There were forty-four aftershocks in the first 24 hours following the first mainshock.

A week later, the aftershock rate diminished to about one a day, and after 18 days, none were recorded. Then, five days before the second mainshock, that aftershock rate picked up.

Three days prior to the second main event, four aftershocks were recorded, and a day after that, another twelve occurred.

A day before the second mainshock, six aftershocks were detected. It appears that the aftershocks – or the geologic conditions that produce them – were gradually moving towards the location of the second, magnitude 4.3 earthquake.

And on the day of the second mainshock, forty-one aftershocks occurred.

Stress transfer

One way that an earthquake can trigger another is as a result of a mechanism known as Coulomb stress transfer. That is, an earthquake can change stress conditions in the surrounding Earth’s crust in a way that could bring nearby faults either closer to or away from failure.

Testing this condition showed us that the first mainshock slightly relieved stress at the location of the second mainshock. This may have contributed to the nearly 30-day delay in the second mainshock.

Seeping water can act as a lubricant for an otherwise locked fault interface. Picture: Getty Images

In addition, any water trapped in the crust’s pores under high compression near the second mainshock may have played a role. It’s possible that this water seeped into the fault plane, triggering the second mainshock, as a result of shaking and aftershocks from the first quake.

Seeping water can act as a lubricant for an otherwise locked fault interface, reducing the frictional strength that holds a fault together.

This process is similar to the way in which man-made earthquakes (known as induced seismicity) are triggered from reservoir impoundment and waste water injections.

Victoria’s Thomson Reservoir, which sits about 200 kilometres east of Melbourne, is one example of seeping fluid triggering an earthquake.

In this instance, a swarm of earthquakes occurred, that included one in 1996 with a local magnitude of five.

Predicting quakes?

One of the most famous examples of “communicating earthquakes” are the ones that occurred along the 1500 kilometre long North Anatolian Fault which sits in modern-day Turkey.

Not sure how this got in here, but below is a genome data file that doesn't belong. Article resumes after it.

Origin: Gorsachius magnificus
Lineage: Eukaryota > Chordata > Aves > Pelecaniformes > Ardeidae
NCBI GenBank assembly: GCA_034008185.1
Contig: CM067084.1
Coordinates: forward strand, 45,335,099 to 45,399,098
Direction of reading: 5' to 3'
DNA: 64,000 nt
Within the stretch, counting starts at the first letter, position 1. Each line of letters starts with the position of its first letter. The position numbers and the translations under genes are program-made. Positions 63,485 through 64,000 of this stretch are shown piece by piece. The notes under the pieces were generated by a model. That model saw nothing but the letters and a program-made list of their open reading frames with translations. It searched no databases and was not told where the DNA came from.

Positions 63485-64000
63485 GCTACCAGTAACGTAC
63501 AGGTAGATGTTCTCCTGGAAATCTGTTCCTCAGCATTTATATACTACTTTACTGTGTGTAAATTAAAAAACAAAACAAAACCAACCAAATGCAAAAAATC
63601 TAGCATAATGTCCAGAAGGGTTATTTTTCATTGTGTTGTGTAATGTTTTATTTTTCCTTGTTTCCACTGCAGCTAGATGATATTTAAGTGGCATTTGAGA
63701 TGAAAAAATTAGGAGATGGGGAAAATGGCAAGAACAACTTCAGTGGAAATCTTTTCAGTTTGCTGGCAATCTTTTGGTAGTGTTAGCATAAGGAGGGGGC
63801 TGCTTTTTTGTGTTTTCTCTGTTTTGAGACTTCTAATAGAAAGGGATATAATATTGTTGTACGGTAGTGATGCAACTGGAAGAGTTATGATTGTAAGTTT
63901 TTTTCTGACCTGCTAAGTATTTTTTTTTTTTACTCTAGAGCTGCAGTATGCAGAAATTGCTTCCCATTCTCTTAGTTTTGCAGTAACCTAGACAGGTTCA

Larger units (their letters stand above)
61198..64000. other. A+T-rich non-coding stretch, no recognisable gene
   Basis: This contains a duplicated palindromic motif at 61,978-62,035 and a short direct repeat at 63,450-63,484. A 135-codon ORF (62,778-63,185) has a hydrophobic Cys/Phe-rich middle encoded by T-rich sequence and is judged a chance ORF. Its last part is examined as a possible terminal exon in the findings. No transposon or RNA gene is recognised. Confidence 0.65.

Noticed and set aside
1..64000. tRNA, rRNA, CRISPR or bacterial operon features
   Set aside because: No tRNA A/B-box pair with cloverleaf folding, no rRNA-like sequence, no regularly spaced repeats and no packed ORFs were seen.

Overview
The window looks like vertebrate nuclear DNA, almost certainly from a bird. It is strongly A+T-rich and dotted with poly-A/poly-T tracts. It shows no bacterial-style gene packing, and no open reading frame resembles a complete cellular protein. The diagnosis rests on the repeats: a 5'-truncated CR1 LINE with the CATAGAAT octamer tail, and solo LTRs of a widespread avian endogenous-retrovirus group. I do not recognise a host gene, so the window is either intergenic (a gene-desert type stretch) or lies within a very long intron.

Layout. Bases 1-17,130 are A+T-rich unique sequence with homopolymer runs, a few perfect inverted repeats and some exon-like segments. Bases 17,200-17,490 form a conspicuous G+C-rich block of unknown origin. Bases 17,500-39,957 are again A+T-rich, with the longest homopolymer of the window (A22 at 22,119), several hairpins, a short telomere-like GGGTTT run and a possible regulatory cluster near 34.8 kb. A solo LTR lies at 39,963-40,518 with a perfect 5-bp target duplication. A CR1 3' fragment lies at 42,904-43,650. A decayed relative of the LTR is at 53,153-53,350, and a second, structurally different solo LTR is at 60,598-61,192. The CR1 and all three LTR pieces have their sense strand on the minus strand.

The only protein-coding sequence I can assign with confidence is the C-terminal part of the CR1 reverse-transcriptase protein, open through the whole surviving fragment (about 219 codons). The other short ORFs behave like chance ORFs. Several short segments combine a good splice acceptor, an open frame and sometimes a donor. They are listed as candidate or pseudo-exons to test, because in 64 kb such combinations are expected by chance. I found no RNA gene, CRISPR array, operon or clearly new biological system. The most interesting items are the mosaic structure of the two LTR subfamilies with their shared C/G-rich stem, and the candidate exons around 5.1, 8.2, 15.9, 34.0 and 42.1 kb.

This fault separates two tectonic plates – the Eurasian plate to the north and the Anatolian plate to the south. From 1939 until around 1999, twelve earthquakes with magnitudes exceeding 6.7 have marched westward along the fault line.

Twelve earthquakes with magnitudes exceeding 6.7 have occurred on the North Anatolian Fault until 1999. Picture: Wikimedia

So, does this information help us predict earthquakes? Does it help us foretell the size, location and the time of an earthquake?

The short answer is no.

Professor Charles Richter, who developed the Richter magnitude scale which quantifies the size of earthquakes, once famously said: “Journalists and the general public rush to any suggestion of earthquake prediction like hogs toward a full trough, [prediction] provides a happy hunting ground for amateurs, cranks, and outright-publicity seeking fakers”.

All that is possible is an earthquake forecast that gives a probability of occurrence of an earthquake with a certain size in a region over decadal time-scales.

Even this process has large uncertainties especially in places like Australia where our historical earthquake record is poor.

But what these two earthquakes talking to each other does tell us, is that earthquakes are not isolated events. Instead, they can interact with each other and increase damage by prolonging earthquake activity in a region.

Banner: Getty Images

Find out more about research in this faculty